Use callouts (e.g., boxes, blurs, lines and arrows) to call attention to critical information, especially on “busier” slides or screens. Be consistent and professional. Keep a first-time learner’s experience in mind. Never use the cursor as a callout and never zoom. Only capture as much of the screen as necessary. Use a readable font (typically 16-18 font size). Minimize visual distractions, such as a code editor’s popup suggestion box.

Voice Track

Deliver narration with engaging energy, natural pace and conversational tone. Avoid awkward silences, overly frequent “crutch” words or phrases and “thinking out loud.” Edit or re-record if background noises are noticeable enough to be a distraction. Listen to your voice track from the perspective of a learner expecting professional instruction and adjust as necessary.


Summarize the highlights, including key learning points and new skills. Provide closure for the story and context. Don’t restate the agenda.

Technical Requirements

Extensive experience with video production is not required, but a few basics are necessary for a successful audition. They include:

  • Access to a computer (Mac or PC)

  • Video editing and production software

  • Slide presentation software (PowerPoint)

  • Screen capture recording

  • Microphone or a recording device

Reminder: There’s no need to purchase any hardware or software for your audition.

Editing Software

We recommend TechSmith’s Camtasia because it works on both Macs and PCs. A free trial version with a watermark is usually available and sufficient for your audition. 

Other options are available, and when it comes to your audition, we’re fairly flexible. Talk to us about the possibilities.

Working with Slides

Download and use the Pluralsight slide template. We prefer that audition videos include a mix of slides and recorded screen capture. Slides may be modified or selectively used to fit individual teaching style, but we recommend that you keep our general branding and theme intact.

Recording Slides

In most cases, it’s not necessary to adjust default hardware resolution when recording your slides. Here are some quick tips for PowerPoint:

    1. Run your slideshow in a 1280x720 window.

    2. Click" Browsed by an individual (window) under "Set Up Show".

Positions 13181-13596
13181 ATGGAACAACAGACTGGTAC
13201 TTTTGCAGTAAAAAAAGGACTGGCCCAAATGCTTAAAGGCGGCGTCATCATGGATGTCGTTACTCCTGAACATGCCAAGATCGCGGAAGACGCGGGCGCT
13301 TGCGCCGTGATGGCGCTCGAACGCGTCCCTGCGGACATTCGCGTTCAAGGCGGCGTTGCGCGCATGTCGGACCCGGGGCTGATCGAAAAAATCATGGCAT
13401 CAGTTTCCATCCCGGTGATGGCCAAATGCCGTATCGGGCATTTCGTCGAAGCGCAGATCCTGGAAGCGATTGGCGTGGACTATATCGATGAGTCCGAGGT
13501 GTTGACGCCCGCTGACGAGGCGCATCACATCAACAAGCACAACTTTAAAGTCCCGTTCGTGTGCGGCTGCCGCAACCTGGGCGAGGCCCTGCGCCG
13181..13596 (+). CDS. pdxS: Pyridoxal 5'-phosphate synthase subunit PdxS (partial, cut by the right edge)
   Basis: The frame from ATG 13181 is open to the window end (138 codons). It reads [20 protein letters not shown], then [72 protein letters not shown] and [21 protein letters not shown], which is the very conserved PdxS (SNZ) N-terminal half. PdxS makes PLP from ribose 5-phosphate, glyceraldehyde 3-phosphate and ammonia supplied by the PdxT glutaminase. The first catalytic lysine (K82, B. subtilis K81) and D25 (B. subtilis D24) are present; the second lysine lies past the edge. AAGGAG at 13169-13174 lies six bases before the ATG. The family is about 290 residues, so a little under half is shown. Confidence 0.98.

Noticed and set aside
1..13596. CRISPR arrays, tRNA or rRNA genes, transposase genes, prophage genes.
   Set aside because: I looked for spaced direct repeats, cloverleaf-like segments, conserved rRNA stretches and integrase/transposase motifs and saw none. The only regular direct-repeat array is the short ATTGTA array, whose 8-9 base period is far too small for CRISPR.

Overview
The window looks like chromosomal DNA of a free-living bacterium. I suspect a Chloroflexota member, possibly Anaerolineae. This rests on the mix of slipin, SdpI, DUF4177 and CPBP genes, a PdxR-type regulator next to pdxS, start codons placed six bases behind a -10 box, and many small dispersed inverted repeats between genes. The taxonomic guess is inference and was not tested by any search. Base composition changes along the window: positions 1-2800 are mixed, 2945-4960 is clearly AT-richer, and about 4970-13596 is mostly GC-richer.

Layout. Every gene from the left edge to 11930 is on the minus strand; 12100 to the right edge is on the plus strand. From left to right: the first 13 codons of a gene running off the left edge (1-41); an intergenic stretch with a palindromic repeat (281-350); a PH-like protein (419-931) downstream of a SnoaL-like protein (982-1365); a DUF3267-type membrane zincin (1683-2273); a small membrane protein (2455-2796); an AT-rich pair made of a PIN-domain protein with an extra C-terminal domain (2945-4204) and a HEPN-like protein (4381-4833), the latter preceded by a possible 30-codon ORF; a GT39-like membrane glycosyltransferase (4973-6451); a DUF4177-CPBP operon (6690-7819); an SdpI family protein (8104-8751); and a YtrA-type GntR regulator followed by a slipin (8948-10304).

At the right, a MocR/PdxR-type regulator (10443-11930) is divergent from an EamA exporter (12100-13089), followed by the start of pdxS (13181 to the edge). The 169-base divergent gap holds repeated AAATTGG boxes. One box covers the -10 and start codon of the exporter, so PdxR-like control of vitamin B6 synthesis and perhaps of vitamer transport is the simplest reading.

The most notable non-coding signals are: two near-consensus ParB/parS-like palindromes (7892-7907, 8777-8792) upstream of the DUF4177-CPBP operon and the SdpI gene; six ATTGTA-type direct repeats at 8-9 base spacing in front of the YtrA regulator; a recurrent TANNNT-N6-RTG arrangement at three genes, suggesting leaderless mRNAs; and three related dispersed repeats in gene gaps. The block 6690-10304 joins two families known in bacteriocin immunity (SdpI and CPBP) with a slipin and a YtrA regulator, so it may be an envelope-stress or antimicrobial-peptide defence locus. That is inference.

3. Ensure the window captures the entire slide. Exclude the title bar and other unnecessary navigation bars.

    4. Keep the cursor out of the window while recording—this is extremely important.

Recording Demos / Screen Capture

    1. Record at a 1280x720 resolution.

    2. Set your local machine resolution (with screen capture) to 1280x720 or record a virtual machine set to this resolution. Do not record a higher resolution and then scale down during editing.

    3. Ensure that you have excluded or hidden unnecessary clutter, such as taskbars, app icons, notifications and the system clock.

    4. Set your desktop background to a neutral, solid color.

Recording Audio

Monitor software input volume for consistent level. Audio should be loud and clear, free of clipping and distortion.

Editing Video

Professional-quality video means clean edits, transitions and callouts. When the track cuts from slides to video, leave about one second of silence. This delay gives the viewer’s eyes time to adjust to the change. Refrain from zooming or drawing.

Final Steps


Render and output at a 1280x720 resolution using 15 frames per second (FPS). Export to MP4 format. Consider asking a peer or someone who will offer honest, constructive feedback to watch your audition.


After you have made any necessary adjustments, upload your video to the Dropbox folder that your acquisitions editor shared and let them know it’s ready to review.

A Few Things to Consider

  • Deadlines—While there aren’t any deadlines for you to complete your audition, check in with your acquisitions editor if a few months have passed. We will need to make sure the content is still relevant and necessary.

  • Timelines—Track the time it takes to produce your audition video. It gives you a good idea of how much time you’ll need to invest in production of your first course.

  • Equipment— Using cameras and producing live footage can be effective, but not necessary. Keep your audition simple and focus on the content.

If things get tough, hang in there! Remember that Pluralsight’s world-class content—and fantastic authors like you—are what set us apart from the rest.

Thank you for auditioning to be an author!  We’re excited to review your video. We will reach out with feedback and a decision within seven business days of your audition submission.